Ronald Jones Jr. seemed to have a bright future. A former star quarterback at Norfolk State University, Jones, the only son of a retired D.C. police detective, had graduated in May with a degree in sociology.
That future -- and Jones's life -- were wiped out Friday night when he was slain in what police called a particularly senseless shooting stemming from a traffic dispute.
D.C. homicide detectives handle hundreds of slayings a year, and some hit closer to home than others. The slaying of Jones, 22, is one of them.
As the son of a D.C detective who retired last year after more than 20 years on the force, Jones was considered part of the police department's extended family. He was described as a nice, strapping young man -- 6 feet 4, 205 pounds -- who had been one of the stars of Norfolk State University's football team in 1988, his last year of eligibility.
"It's personal. It's always harder when it hits close to home," said homicide Detective Dwayne Stanton, a friend of Jones's father, Ronald Jones Sr. "It's always like a stiff punch, but this is like a knockout punch."
Jones's mother said last night that many people assume when they hear a young black man or woman is shot and killed that the victim was involved in drugs. Her son was not, she said.
His father said, "I'm at a loss to describe the emptiness we all feel."
Adding to the tragedy is the senselessness of the shooting, Stanton said.
According to police, Jones was driving three friends in a Ford Escort when he was cut off by another driver on Massachusetts Avenue near Fifth Street NW.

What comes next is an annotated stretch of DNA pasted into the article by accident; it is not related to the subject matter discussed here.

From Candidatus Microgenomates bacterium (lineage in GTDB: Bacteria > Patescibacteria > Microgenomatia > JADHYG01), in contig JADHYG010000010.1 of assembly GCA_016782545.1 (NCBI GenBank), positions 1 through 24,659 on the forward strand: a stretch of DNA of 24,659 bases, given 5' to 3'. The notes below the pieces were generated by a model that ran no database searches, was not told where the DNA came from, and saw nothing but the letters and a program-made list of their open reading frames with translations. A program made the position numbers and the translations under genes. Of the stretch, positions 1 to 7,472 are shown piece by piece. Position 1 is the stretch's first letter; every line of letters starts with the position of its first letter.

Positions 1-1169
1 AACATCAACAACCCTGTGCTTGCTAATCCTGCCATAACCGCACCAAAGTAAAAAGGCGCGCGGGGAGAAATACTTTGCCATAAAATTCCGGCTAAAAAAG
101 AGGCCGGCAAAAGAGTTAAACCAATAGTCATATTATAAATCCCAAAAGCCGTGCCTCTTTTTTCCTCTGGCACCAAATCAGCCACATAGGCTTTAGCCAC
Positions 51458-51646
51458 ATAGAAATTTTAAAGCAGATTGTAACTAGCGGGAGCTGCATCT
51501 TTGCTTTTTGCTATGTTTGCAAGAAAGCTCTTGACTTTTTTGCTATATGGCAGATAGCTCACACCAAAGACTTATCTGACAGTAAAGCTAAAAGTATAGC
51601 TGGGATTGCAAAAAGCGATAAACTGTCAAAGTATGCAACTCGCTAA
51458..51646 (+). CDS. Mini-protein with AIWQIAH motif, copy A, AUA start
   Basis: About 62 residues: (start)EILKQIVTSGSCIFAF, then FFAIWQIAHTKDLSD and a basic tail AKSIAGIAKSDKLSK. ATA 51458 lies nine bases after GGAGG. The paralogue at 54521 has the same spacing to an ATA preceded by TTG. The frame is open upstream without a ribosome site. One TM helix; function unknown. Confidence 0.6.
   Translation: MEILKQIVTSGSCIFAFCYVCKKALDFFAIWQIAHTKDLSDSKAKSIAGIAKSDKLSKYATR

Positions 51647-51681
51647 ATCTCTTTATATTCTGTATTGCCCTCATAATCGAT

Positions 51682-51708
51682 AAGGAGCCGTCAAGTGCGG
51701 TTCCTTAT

Words were exchanged, and the driver of the other car pulled a gun and shot Jones in the face and chest and shot two of Jones's friends as well. The three were taken to Howard University Hospital, where Jones died.
The other two victims, whom police declined to identify, were in stable condition at Howard University Hospital. Police had no suspects.
Jones, a 1984 graduate of Woodson High School in the District who was living in Clinton this summer, was on the Norfolk State football team for four years.
"He was a great person, a great kid, very intelligent and articulate," John Holley, Norfolk State sports information director, said last night. Tom Morris, an assistant football coach at Norfolk State, said Jones had told him he was planning to enroll in Howard University's law school this fall.
Holley said Jones was chosen by fellow students to give a speech at an annual sociology department alumni banquet just before graduation. When he finished his speech, Holley said, Jones stepped down from the lectern and embraced his father.